Across the Atlantic retail chain Walmart sees blockchain as a future solution. This promising technology might play a role as trusted third party in a world where questions of where food comes from remain unanswered. While the news is consistently plastered with food-related scandals, blockchain could constitute a measurement of transparency for consumers, in that it would provide a safe platform on which to share data and guarantees the traceability of products, at all levels, from producer all the way to the distributor.

Haute Couture Food

FoodTech could thus enable consumers to take advantage of an increasingly well-targeted wider range of offers, one that is tailored to their lives and needs. For example by allowing them to choose and cook their meals thanks to their smartphones, using food coaching applications, which make use of artificial intelligence.

Could we print our favorite gourmet dish thanks to 3D printing?

A site like Habit is an actor in haute couture food. It offers to develop a tailored menu, according to the needs of the user. The company is uses nutrigemonics, a personalized nutrition science based on genotypes. The only hiccup – outlawed in some countries, the use of the genome for personal use is an ethical dilemma.

On the distribution side of things, delivery platforms have been multiplying, challenging companies to provide improved quality in terms of both products and service. And who knows, might we witness not only the capacity to have your dinner delivered, but even print out gourmet meals ourselves using our very own 3D printer?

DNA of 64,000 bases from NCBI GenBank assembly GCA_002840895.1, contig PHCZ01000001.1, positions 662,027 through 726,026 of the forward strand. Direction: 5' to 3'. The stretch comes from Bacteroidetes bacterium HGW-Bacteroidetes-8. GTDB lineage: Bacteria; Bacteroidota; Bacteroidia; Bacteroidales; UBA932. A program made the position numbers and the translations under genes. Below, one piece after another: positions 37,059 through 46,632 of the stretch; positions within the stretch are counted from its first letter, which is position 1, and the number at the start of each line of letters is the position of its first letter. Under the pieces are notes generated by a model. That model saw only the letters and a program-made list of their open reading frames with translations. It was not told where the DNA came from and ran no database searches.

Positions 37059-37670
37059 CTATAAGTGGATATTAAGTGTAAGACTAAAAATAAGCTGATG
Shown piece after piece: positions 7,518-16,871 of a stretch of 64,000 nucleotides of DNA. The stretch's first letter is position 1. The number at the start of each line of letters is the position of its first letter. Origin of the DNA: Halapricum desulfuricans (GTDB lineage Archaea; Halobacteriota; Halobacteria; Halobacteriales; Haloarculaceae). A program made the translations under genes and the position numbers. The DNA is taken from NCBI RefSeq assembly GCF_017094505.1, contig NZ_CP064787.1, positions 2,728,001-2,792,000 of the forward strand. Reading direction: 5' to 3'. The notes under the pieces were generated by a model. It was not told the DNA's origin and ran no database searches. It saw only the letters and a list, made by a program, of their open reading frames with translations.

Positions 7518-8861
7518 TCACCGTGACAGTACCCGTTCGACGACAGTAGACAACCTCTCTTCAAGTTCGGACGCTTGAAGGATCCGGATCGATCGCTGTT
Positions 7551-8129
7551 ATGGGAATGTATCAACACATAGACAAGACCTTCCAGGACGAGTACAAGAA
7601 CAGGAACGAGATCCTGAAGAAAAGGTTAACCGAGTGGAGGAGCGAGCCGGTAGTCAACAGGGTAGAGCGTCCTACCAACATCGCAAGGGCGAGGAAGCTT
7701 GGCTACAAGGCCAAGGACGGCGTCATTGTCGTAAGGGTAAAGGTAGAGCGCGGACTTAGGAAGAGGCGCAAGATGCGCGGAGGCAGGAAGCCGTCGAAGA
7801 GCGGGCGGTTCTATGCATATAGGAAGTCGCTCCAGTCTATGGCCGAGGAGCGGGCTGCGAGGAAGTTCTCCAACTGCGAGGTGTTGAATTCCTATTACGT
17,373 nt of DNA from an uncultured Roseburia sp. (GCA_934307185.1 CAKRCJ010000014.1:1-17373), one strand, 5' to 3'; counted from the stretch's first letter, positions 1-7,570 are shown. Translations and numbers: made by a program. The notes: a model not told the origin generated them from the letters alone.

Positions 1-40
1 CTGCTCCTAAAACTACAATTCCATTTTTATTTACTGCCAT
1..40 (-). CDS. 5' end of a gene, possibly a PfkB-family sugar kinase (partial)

French FoodTech on the Rise

The FoodTech dynamic is up and running, showcased by the fact that investors don’t bat an eyelid when injecting millions into promising young startups. Long considered the poor parent in the investment community FoodTech has reversed this trend over the past four years. In 2015 alone, investments in the industry totaled €6 million.

What this means is not the end of the world, but a transformation of an industry towards more openness and collaboration.

Investors have been mostly foreign but Frenchies are getting in on the act. A sign of the times, Marc Simoncini invested in Popchef, Xavier Niel in Epicery, the self-proclaimed “fresh produce Uber”, and headliners such as La Ruche qui dit Oui (The Food Assembly) and Frichti have been funded to the tune of €8 and €12 million respectively over the past few months – something that might just whet entrepreneurs’ appetites. In space of just a few years, a myriad of seedlings have taken root, and some are in full bloom.

So is this where industry leaders and traditional food and farming actors take their leave? Not as such. For us here at NUMA, what this means is not the end of the world, but a transformation of an industry towards more openness and collaboration – a world in which food giants work hand in hand with startups and where smaller actors can build on the know-how of bigger players.